A chain of computational models can be used to simulate the effects of a chemical release
The release of a chemical or biological agent into the environment and the subsequent effects on humans can be divided into stages, many of which can be simulated independently. To what extent does varying the parameters of each of these models lead to variation in the final prediction? This is the goal of sensitivity analysis.
Stephen Gow, a member of NGCM Cohort 1, delivered a seminar introducing the tools and techniques involved in sensitivity analysis, and explained how it forms the backbone of his research. His work is part-sponsored by DSTL.
Many computational models take a number of variables as input, and return a single value as an output. Determining the effect of each of the variables on the output has a number of advantages. Sensitivity analysis:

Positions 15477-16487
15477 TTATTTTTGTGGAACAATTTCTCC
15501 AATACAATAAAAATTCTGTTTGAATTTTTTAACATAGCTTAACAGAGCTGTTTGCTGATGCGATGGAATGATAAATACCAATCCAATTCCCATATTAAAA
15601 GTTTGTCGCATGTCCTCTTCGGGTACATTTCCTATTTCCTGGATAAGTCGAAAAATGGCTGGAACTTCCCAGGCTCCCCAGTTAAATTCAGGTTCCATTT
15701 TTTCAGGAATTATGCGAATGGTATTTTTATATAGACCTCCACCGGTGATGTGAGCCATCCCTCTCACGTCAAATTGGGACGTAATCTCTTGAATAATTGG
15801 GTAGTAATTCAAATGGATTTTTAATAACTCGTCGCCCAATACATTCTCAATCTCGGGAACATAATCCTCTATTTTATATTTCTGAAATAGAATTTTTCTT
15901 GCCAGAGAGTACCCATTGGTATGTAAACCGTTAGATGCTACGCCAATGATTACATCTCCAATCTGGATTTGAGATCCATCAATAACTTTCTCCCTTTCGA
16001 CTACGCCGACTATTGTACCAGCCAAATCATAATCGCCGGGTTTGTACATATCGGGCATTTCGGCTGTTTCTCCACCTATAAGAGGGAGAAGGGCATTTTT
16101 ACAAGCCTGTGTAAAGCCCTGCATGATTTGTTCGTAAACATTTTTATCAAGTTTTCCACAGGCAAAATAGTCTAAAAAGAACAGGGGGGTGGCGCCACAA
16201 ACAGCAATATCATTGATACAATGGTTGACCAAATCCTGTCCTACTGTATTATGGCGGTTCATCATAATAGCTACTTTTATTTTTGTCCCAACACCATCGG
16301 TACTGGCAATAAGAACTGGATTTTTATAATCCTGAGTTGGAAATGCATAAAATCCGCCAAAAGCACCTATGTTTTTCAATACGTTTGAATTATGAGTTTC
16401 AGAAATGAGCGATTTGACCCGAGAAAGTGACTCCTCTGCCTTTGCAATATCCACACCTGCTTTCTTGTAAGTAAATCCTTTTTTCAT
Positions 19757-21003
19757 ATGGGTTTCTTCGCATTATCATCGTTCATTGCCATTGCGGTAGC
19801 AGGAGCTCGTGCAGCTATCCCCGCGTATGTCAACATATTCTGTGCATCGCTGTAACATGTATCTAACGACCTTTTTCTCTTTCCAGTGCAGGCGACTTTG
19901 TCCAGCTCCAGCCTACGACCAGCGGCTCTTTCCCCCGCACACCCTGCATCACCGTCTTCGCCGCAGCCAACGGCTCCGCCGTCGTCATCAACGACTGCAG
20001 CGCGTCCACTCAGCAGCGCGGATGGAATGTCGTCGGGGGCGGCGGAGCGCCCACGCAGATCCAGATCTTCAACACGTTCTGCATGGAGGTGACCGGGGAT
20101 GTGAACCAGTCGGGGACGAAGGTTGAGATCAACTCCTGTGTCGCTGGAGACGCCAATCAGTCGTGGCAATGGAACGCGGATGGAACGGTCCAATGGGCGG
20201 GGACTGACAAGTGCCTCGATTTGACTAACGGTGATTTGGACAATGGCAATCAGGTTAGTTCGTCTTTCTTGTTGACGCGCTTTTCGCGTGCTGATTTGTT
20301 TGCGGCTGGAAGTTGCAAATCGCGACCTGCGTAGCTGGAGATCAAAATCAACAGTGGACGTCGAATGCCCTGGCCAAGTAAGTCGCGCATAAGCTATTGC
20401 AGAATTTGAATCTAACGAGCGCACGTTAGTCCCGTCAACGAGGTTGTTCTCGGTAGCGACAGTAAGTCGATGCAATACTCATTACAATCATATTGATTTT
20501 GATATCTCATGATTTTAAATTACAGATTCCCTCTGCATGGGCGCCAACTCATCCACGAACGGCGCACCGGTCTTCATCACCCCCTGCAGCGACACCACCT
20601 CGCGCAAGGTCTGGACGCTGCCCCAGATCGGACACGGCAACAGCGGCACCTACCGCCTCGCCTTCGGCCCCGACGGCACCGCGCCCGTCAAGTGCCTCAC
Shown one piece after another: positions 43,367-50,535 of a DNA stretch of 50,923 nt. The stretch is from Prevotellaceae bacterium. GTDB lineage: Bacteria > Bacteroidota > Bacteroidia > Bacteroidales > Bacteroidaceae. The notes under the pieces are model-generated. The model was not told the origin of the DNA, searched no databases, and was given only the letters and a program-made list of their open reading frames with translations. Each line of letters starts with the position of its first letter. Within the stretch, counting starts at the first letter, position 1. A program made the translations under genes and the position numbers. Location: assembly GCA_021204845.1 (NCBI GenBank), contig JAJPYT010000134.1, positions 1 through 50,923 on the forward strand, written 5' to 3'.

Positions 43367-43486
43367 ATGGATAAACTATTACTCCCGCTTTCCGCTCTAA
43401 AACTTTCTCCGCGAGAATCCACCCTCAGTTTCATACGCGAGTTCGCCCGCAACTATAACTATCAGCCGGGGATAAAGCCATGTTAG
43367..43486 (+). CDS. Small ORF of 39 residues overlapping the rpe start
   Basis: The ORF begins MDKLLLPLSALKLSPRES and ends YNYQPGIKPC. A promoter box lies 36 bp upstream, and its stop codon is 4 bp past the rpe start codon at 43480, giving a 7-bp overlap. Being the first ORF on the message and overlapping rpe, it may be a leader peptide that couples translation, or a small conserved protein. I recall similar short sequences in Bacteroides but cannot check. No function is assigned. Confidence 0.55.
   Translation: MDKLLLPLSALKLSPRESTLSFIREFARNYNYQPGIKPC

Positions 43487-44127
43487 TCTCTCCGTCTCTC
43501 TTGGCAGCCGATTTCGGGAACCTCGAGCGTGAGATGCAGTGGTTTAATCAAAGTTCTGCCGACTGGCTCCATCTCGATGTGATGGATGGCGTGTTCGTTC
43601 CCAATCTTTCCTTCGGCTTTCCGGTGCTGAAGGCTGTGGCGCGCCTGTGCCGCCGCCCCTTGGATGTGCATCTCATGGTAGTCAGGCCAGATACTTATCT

- Provides insight into the way the model behaves overall,
- Allows errors in the model to be found quickly,
- Can help to simplify the model, if a variable is found to not affect the output significantly,
- Can help researchers to prioritise further research on particular inputs to the model, if they have an unusual or significant effect on the output.
In many cases, the computational cost of running a model many times in order to gain accurate statistics is prohibitive. This can be mitigated by creating an emulator. This is a computationally cheap approximation to the model which can be 'trained' using data from the original model. The intermediate points between the specified data cannot be known exactly, but the probability that the emulator matches the true model for any given input can be estimated. In Stephen's work, this emulation provided a 70-fold reduction in the number of model runs required.
Example Emulator function